This isn’t exactly a blog so this won’t be exactly a “post”, but I’d like to write down my thoughts on this notepad answering the call for a wishlist for Rust 2019.
Opinions expressed are from the point of view of an enthusiast, Rust apprentice, that happened to be knee-deep involved in organizing the RustFest in Rome.
It’s fun to pin today some thoughts and see in 12 months how things will have evolved!
Where would I like the conferencing story to go? It’s a bit like in a startup, where there can be experimenting, a rollercoaster where you decide the next move. There are basically three things I’d like to see evolving:
More crosstalk between conferences. Sharing know-how and resources will help organizers and new people willing to help organize an event but don’t know how (hint: commitment is of the essence). This new people can then teach to others. And so on.
This is why it is important to foster a network of conferences and no-conf initiatives to keep the fire sparkling.
More involvement of Rust companies. Sponsors are a great resource, but they are not faceless entities whom to ask for support and then “thanks, see you next time”. They are made of very motivated people that may work with you in developing the Rust community.
This is a call to involve them more. Conferences are just the tip of the iceberg of a partnership that can span the whole year: workshops, meetups, Rust companies can even host events. After all, it’s in their best interest to have more Rust developers!
A strong organization, the foundation for growth. Organizing activities for developers can quickly turn into a full-time job, it’s no joke. It’s called being a community manager. Many moons ago I’ve read an interesting take on the topic. While not everyone can (or is willing to) afford this as a full-time commitment, also being part-time has its cost in terms of time and being responsive when the situation requires action.
This is why it is important to build a core of people committed. The badge you earn (look mom, I’m on the stage of a conference!) is not free, but - hey - it’s not like this is different from anything else: work needs to be done if you want the party to happen.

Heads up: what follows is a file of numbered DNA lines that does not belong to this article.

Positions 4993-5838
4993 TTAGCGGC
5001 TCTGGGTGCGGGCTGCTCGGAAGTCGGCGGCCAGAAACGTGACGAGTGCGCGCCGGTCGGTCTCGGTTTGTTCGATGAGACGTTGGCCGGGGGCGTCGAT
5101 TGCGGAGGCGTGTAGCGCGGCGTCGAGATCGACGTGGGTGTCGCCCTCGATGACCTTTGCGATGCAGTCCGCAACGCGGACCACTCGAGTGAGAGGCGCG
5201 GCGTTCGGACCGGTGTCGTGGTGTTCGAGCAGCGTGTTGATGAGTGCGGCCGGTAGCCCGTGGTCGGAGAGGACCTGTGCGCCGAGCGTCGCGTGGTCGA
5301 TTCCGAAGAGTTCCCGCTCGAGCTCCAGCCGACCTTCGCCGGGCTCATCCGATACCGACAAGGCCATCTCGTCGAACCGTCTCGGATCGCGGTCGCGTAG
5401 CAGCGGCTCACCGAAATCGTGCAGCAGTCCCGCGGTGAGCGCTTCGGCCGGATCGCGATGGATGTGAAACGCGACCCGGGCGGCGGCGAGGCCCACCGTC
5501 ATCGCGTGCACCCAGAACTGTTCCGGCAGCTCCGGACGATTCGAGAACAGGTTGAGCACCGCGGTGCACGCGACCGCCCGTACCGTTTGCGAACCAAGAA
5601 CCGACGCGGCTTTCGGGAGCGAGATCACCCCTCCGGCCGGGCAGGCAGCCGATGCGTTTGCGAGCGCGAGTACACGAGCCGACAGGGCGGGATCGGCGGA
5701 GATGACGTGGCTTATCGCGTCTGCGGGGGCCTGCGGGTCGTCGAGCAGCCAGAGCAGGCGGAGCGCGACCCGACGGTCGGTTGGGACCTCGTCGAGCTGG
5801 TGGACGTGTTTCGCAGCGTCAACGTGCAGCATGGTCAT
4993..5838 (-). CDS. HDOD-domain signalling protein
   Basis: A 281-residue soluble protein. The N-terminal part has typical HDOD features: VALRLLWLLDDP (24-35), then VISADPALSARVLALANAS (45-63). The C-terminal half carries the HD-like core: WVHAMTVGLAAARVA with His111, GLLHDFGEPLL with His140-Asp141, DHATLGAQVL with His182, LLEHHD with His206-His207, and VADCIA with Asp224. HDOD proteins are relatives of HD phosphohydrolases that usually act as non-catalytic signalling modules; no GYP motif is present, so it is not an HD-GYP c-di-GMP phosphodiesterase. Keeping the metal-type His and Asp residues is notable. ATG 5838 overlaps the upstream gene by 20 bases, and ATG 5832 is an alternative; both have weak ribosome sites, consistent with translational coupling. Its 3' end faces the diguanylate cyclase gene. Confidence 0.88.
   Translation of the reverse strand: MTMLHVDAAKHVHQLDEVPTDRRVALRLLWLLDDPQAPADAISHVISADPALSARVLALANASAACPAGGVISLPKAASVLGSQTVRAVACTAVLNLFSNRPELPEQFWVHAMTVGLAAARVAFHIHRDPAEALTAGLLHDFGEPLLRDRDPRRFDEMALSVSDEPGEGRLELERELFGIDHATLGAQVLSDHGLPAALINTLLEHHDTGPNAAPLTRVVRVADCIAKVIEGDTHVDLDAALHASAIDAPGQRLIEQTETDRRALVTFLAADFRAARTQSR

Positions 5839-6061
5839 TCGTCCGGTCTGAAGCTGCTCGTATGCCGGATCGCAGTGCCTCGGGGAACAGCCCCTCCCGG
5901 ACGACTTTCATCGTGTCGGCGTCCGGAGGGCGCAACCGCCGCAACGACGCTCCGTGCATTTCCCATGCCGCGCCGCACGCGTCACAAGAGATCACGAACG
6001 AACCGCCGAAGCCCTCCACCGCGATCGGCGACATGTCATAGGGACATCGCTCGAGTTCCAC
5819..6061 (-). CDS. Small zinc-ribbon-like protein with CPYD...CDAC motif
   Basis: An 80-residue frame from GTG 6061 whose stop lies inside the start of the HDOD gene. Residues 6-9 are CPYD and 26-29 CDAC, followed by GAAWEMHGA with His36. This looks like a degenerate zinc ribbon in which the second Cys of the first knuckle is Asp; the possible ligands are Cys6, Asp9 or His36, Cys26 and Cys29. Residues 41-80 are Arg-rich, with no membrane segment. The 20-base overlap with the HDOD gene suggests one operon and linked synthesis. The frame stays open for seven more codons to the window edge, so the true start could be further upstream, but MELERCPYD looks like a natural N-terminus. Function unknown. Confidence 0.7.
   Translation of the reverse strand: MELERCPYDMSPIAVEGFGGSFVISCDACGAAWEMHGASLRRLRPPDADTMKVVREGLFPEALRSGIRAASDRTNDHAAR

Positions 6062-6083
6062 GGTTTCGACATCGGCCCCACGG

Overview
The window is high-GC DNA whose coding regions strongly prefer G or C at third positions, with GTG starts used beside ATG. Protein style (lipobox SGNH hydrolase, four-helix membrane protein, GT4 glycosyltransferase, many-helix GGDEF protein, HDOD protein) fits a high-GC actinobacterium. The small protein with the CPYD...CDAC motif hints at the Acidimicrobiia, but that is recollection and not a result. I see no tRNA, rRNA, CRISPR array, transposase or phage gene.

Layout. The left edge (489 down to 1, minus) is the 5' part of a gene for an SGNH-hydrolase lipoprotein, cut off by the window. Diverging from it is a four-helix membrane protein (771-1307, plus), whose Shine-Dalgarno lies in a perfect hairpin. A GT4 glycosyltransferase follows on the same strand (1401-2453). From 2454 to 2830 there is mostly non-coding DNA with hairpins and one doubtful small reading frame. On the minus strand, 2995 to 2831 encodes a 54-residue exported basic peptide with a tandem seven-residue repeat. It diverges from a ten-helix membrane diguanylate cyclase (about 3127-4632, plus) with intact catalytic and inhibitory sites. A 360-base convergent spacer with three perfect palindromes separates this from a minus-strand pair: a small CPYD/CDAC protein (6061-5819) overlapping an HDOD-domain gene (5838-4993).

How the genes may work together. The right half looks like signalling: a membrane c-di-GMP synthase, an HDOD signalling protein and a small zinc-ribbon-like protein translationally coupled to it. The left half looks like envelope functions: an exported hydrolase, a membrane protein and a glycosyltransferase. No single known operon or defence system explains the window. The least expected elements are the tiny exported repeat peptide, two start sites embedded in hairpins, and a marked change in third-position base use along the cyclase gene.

So, I’m also a developer that is getting into the Rust world and wishes to have some of the bills deliciously covered by a Rust-flavoured fragrance. 2018 was a stepstone year for the ecosystem and a lot of praise has been given to the efforts to improve the language, the libraries, the ergonomics of developing in Rust.
What I would like to see next:
Less 0.1 bit-rot: some crates that are incredibily responding to a need, are often left in poor state (mostly lacking ancilliary work, like documentation or examples) or as the language evolves, even broken.
I also call for a “responsible” development when people start using your libraries; case in point the recent breaking changes on the OpenSSL crate, which caused some headaches.
More “production” focused development: some developers are producing so much good stuff that they end up not having the mental bandwidth to juggle everything. The risk here is to put the ecosystem under a bad light. People coming from the “outside” judge the ecosystem by a library or the framework at hand; how can you use X and then explain to your CTO that a dependency of your project (deployed in production) has broken?
Frameworks often are heroic one-man-bands efforts: from people that you even meet on IRC providing support (!) answering trivial questions to newbies like me: this is really heartwarming, but not sustainable. I wish for some heavier commitment of companies on Rust projects to let developers focus on the job (and this is already happening in some cases, see Actix). This is for the people asking on Stack Overflow: “what’s the X equivalent for Rust?”.
Basically upvoting the following:
- The async/await story, pretty please :^)
- Rust on the web: I strongly advocate for that, but frameworks are still in a “0.x” state (which doesn’t necessarily means they’re broken, see Rocket or Actix). I would love to see a “1.0” at some point (that includes documentation, tutorials, …).
- The “boredom” of using Rust: a nice concept on how desirable is to be able to focus on the job at hand, without worrying about broken dependencies and nightly release of the compiler.
- The tribal knowledge that is often lost on IRC logs - consequence of the “one-man-band” issue mentioned above.
- The half-life of Rust answers on Stack Overflow is short. Although updated as the compiler evolves (my infinite gratitude to those doing an amazing job there!), there are many deprecated answers, and that could be confusing. Agreed, that’s a natural consequence of a rapid evolving language, but this forces me to deliberately ignore answers older than ~12 months.
So far, my wishlist. But I want to add a little more to the proposition: what can I do for Rust?
In 2019 I will explore a bit how can I contribute to the Rust community environment; that’s an area where I just moved the first steps, learned something, and I see a great potential for development.
My second goal would be to do some actual work in Rust: every developer that is being paid to do Rust development is a win for the ecosystem. Equally important are contributions to opensource projects: I mentioned some areas that would benefit from some polishing: well, that’s a great place to start for helping! Lots of crates have “good first issues”, need documentation, examples, even issue reporting or a simple star on the repository will help.
So, all in all, I’m sure that 2019 will build on the foundation laid by 2018. And unlike the stale joke of “the year of Linux on the desktop”, I feel that 2019 will be “the year of Rust on our laptops” :-)